University of Maryland Extension started conducting cut flower farm tours and educational programs for specialty cut flower crops in the late 1980s. When the tours and programs started, a specialty cut flower was considered anything not a rose, carnation, or a mum. Growers produce specialty cut flower crops in small backyards and on large farms in the field, high tunnels, and greenhouses. UME stresses the importance of monitoring crops regularly to reduce the chance of problems with insects, diseases, and nutrients.

Crested celosia is one of the many specialty cut flowers grown in Maryland.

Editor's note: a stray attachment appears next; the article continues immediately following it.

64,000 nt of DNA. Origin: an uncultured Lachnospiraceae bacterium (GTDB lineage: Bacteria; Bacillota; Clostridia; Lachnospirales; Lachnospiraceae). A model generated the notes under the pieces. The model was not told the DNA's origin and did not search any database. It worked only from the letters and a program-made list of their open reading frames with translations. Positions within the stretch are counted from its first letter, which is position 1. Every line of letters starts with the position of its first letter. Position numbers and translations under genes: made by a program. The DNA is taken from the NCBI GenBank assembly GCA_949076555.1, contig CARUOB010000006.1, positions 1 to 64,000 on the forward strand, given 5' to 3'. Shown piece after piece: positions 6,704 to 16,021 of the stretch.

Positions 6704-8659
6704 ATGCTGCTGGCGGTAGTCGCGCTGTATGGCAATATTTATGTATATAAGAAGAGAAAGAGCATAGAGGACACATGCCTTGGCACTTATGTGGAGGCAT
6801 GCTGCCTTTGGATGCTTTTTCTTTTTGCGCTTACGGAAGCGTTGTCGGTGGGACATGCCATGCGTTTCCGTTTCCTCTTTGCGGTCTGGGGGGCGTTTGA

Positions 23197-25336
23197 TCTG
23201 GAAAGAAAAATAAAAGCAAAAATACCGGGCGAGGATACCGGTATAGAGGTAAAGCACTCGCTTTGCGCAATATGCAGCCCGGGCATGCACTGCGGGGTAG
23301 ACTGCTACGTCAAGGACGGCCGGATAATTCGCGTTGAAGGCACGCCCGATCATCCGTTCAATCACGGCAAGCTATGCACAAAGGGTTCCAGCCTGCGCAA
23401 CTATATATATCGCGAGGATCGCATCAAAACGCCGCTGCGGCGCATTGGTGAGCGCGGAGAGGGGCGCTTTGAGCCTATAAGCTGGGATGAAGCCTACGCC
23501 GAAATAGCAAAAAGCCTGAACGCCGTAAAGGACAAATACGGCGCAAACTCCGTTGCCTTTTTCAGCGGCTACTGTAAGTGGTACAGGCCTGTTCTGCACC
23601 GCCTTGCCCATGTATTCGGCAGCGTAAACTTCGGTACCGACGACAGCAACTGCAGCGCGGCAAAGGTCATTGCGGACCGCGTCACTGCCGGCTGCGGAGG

At the Weaver’s Farm, they use fiberglass stakes to support their cut flower netting. The ones shown here are U-shaped which provide better support, but are also more expensive than the L-shaped stakes.

Growers can produce some crops (like lisianthus) in high tunnels in order to start production earlier in the spring and extend the season later in the fall.  High tunnels are unheated structures with sides that can be raised when it gets too hot.

Perforated row covers are used to start a cut flower crop earlier in the season. The perforations allow for the release of moisture and heat.